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VIAS fix

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VIAS stands for Variable Intake Air System. It is made up of a power rod going through your intake manifold that holds a series of butterfly valves. A solenoid turns the rod at 5000 rpm to open the valves to allow the engine to breathe better. Nissan VIAS video link.

The VIAS system is 100% of the reason 5th gen maximas have higher horsepower than 4th gen. All the 4th gen guys lust after VIAS intakes and buy them when they can.

However, the VIAS has a design problem - an extremely weak connection in the internal linkage that is destined to fail in 100% of 5th generation Maximas. You lose about 30 horsepower at the top end as a result. I didn't know what I was missing until I got those ponies back!

The good news is that it is very easy to fix - about 20 minutes of wrenching plus waiting for the JB weld to set. $5 for 30 HP - good deal! I took mine apart and fixed no problem. Here's how:

This is the VIAS solenoid unit. It is on the drivers' side of the intake manifold. Even if the solenoid works properly when you hit 5000 RPM, your internal linkage is still either broken or soon will be. The solenoid mechanism is held on with four very soft yet quite stuck screws. One of the screws is blocked by the throttle body.

 

This is the screw blocked by the throttle body. Some people are able to rotate the throttle linkage to get at it, but I simply loosened throttle body. It is NOT necessary to remove throttle body completely, nor remove any of the hoses attached to it.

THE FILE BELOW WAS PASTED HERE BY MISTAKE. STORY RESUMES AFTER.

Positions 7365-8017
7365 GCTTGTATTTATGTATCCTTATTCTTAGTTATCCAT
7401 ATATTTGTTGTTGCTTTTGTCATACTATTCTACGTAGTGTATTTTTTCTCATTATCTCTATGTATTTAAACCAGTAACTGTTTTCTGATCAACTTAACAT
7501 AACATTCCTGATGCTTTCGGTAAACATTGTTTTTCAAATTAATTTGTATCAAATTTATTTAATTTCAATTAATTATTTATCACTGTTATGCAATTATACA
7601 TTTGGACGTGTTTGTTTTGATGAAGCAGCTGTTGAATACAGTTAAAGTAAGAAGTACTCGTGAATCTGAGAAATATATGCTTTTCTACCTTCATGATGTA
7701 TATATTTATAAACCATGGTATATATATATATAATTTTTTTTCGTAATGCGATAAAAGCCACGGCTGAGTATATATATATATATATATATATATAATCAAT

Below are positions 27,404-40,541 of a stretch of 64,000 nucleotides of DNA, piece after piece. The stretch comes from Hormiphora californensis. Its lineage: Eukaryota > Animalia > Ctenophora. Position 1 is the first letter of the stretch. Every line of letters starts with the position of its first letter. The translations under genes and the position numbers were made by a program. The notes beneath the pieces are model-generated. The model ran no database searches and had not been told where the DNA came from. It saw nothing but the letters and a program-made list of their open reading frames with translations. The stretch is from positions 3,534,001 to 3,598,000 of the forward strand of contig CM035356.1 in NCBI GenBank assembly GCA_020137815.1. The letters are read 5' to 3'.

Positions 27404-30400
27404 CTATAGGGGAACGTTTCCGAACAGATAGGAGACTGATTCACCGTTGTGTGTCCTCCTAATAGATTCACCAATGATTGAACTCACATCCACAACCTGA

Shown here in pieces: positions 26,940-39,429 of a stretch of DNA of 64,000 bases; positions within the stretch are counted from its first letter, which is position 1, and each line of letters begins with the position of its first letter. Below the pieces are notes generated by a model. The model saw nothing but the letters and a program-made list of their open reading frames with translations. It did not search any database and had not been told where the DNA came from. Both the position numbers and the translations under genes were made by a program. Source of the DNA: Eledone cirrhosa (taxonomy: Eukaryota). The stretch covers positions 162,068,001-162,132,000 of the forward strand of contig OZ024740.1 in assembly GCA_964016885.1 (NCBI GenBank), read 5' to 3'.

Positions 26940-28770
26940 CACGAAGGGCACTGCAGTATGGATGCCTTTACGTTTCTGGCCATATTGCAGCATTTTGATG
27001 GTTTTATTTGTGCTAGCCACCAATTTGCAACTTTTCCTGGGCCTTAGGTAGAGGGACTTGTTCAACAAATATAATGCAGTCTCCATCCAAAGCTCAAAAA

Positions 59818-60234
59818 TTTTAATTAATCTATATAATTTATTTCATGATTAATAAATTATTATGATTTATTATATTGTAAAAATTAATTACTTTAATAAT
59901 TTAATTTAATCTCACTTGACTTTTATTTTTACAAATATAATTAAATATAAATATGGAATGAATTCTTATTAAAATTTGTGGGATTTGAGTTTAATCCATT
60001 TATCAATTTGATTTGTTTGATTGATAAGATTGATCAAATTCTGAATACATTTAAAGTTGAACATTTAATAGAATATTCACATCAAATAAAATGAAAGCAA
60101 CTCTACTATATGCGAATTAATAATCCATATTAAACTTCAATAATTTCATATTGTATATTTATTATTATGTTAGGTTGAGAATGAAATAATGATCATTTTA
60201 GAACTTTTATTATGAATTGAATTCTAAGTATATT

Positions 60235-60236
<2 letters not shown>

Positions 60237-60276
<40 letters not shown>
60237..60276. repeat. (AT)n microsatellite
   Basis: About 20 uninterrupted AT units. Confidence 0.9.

Hidden screw again. Be sure to use #3 Phillips or big slotted screwdriver on these screws. They are very soft and heads strip easily. You can also use impact type screwdriver or proper bit in drill. If stripped, can still be removed with vise grips.

Cup should be attached here: but it is broken off due to crappy design. Some owners find their cup is still attached, but loose. The cup should NOT be able to rotate independently of shaft. See how dirty mine is? Clean the whole area shown with brake cleaner as well as inside and outside of cup.

 

Now it's so clean it shines. Put a little JB Weld or JB Kwik on bottom of cup where it mates with solenoid shaft, then a good coating on inside bottom of cup. Try to keep sides cleaner than I did! Pay attention to cup "handle" orientation. You decide. Make sure everything rotates freely when you push lever on solenoid.

 

Pressing the spring in while JB is tacky prevents a clearance issue with end of rod. Otherwise your pool of JB Weld may make cup too shallow for spring and rod. Doing this, you don't need to cut spring. Also, if you want to play with removing power rod later, you don't need to disassemble solenoid end. Let JB get good and hard before re-assembly. With Kwik, I'd wait at least 2 hours; regular JB should be left overnight at least.

Reassemble and feel the power!
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